Increasingly, stringent water policies are being developed that have led farmers to seek modern treatment alternatives with less impact on the environment.

Plant growth regulators during agricultural production are used to control the growth of plants and also to increase their yield, which in turn lead to the possibility of contamination of irrigation water with these plant growth regulating chemicals.

Some applications of ozonated water in natural agriculture:

  • Irrigation to kill bacteria and micro-organisms which damage the plant since its germination stage and the removal of molds, root rot and fungi;

  • Pretreatment (sterilization) of soils before sowing;

  • Immersion of soil pots in ozonated water for disinfection of cuttings;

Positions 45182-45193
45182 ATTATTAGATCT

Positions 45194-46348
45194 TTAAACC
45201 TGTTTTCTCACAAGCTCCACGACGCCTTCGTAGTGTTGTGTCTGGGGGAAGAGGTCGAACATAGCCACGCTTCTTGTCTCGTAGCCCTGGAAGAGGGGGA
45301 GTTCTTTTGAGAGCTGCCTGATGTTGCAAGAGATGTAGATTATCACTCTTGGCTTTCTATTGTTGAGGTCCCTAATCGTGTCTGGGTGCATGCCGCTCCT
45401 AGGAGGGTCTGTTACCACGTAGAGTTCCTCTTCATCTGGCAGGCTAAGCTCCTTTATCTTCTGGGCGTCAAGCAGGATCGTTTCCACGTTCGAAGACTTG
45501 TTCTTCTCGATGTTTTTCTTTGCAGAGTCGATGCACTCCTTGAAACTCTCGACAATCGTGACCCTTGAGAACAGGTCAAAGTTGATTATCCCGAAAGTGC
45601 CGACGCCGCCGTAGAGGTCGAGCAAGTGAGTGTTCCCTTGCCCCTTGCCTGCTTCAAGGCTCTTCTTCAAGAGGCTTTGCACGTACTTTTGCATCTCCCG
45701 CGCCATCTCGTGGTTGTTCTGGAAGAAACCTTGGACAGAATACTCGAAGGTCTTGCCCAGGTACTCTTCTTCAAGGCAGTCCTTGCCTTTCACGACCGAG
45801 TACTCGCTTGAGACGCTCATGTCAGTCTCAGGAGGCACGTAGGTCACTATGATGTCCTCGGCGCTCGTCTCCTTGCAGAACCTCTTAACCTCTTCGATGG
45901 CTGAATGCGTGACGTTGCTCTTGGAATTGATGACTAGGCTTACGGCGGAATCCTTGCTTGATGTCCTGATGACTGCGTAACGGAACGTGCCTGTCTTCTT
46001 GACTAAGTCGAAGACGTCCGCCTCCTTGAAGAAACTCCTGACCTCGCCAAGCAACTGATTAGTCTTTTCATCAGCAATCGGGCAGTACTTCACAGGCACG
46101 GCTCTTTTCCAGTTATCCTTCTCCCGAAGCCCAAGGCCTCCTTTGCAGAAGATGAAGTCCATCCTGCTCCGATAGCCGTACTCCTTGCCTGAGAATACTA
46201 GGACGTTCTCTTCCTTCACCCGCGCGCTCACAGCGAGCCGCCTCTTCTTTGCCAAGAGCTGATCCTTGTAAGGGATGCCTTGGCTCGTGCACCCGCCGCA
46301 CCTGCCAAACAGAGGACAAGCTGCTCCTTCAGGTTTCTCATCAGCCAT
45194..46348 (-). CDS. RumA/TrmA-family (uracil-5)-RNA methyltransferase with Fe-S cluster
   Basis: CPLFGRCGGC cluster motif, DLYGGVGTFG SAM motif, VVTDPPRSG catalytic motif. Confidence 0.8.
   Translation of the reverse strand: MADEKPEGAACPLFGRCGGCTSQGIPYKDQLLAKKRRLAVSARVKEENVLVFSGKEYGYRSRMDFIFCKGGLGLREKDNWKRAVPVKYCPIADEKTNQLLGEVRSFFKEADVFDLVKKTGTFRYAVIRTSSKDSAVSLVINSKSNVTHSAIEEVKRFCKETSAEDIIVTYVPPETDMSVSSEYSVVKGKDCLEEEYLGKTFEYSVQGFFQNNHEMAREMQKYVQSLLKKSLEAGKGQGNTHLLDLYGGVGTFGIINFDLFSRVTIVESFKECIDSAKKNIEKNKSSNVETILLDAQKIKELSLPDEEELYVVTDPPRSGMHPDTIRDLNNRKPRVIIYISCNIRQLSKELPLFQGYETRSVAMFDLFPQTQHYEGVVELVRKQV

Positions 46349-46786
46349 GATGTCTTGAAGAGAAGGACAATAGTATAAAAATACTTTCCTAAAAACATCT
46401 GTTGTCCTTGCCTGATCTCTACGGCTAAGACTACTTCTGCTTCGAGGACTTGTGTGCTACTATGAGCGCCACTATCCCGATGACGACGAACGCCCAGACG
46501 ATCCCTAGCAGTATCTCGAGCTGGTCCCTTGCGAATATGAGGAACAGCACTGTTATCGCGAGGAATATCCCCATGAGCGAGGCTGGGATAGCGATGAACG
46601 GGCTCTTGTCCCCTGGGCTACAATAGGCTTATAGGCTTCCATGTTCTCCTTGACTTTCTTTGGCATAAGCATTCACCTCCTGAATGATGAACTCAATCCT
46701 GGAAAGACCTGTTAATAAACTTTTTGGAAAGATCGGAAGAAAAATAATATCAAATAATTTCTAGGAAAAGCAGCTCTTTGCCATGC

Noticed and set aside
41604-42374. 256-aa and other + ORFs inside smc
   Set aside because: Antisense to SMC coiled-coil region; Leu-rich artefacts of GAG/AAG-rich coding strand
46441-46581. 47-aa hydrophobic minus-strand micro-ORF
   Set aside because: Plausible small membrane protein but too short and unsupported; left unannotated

• Treatment of water used for irrigation in order to eliminate algae, heavy metals (such as iron and manganese) and related bacteria (eg. iron bacteria, mangano-bacteria, etc.) present in artificial basins and maximum reuse of water;

  • Greenhouse spraying for the reduction and elimination of insects and pests;

  • Washing of fruits and vegetables, to ensure maximum hygiene and prolongation of its freshness and shelf life after harvest;

  • And much more.

So we can say that irrigation of crops with ozonated water is beneficial because:

  • Protection against diseases that occur due to infections, without leaving harmful residues for human consumption and the environment, which dissolve in oxygen;

  • Promoting better plant growth, since irrigation with ozonated water provides a greater amount of oxygen, free of viruses, bacteria, fungi, algae, spores and other microorganisms;